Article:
The Afghan government is crafting a plan to offer jobs, vocational training and other economic incentives to tens of thousands of Taliban foot soldiers willing to switch sides after eight years of war.
Officials hope the multimillion-dollar initiative, which would reach out to 20,000 to 35,000 low- to mid-level Taliban insurgents, will succeed where past programs have failed. Skeptics, though, wonder whether significant numbers of militants will stop fighting when they believe they’re winning.
…Details of the program have not been worked out. But Stanekzai said that in addition to protection, insurgents willing to join the reintegration program will be given access to jobs mainly through new or existing community development programs and industrial projects across the country.
“Vocational training also should be combined with a de-radicalization process,” Stanekzai said. “They have been trained and brainwashed by very radical religious leaders.”
Abdul Salam Zaeef, former Taliban ambassador to Pakistan, said there is no economic solution to quelling the insurgency.
“It is not possible to separate Taliban fighters from leadership,” he said. “Those who come to the government will come only for money. They are not real Taliban. The government wants to buy people with the reintegration program. This is a kind of corruption.”
Early estimates say the program will cost at least $600,000 and could approach $1 billion in the first three years, depending on how many Taliban decide to give up their AK-47s for legal employment, Stanekzai said.
Some former insurgents may receive stipends to help them get back on their feet in society, but the thrust of the program centers on community development. according to international officials familiar with the program. Village elders will vouch for insurgents who give up and the international community will work to send development money into those areas with the idea that the money would benefit entire communities.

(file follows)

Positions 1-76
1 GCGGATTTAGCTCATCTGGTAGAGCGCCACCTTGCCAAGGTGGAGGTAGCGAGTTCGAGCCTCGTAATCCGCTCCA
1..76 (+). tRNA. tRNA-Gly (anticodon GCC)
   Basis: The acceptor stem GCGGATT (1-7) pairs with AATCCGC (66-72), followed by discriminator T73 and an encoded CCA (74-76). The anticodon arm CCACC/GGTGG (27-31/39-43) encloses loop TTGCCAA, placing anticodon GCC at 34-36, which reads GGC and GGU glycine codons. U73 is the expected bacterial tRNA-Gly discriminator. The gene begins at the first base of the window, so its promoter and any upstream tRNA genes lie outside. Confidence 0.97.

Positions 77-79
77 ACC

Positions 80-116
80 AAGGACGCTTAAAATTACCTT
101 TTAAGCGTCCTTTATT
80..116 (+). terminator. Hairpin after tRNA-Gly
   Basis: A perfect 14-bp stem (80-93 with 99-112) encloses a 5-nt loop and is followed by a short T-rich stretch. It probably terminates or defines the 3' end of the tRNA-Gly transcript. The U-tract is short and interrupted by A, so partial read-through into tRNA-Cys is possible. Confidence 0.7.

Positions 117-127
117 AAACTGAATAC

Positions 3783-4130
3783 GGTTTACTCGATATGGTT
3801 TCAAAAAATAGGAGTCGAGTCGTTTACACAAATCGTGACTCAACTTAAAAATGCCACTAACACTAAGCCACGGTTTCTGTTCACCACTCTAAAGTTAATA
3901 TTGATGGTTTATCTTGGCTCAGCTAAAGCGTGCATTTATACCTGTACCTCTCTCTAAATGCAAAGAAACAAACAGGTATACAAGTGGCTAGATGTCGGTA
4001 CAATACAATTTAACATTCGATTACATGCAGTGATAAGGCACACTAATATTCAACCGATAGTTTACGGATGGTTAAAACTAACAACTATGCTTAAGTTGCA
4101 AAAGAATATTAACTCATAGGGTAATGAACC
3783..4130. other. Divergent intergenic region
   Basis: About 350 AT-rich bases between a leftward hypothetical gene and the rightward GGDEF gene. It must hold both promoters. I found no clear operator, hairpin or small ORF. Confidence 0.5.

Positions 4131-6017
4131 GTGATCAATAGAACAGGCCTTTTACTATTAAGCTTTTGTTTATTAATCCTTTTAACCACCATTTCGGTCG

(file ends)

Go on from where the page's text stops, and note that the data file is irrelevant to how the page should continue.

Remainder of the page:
The program will be partially backed by USAID and money from a fund that enables U.S. commanders to dole out cash for short-term humanitarian projects. Donor nations are expected to pledge additional funds, earmarked specifically for reintegration, as early as the London conference.
Getting the Taliban’s top echelon to the negotiating table is a tough sell. Taliban leaders say they won’t even consider reconciliation talks until foreign troops leave the country, and right now, 37,000 more U.S. and NATO reinforcements are being sent to the war.
…Afghan expert Michael Semple, who has negotiated with mid-level Taliban commanders before, said there are pragmatists in the insurgent network, including some who sit on Omar’s 10-member council, but that their voices are weak.
“There are pragmatists, who understand that a continuation of the conflict will only cause more destruction. They can be persuaded to talk,” said Semple, a fellow at Harvard University’s Carr Center for Human Rights Policy.
“Forget the notion of defeating the insurgents,” Semple said. “What you have to do is persuade them that there is no possibility of the regime collapsing and in a war of attrition they don’t win. The next step is to find someone with whom the Taliban, including Omar, will talk.”
Any talks without Omar will yield only piecemeal peace pacts with Taliban who have no authority over the bulk of the fighters, said Muttawakil and another former Taliban minister, Arsala Rahmani.
2010-01-18 18:46:08 UTC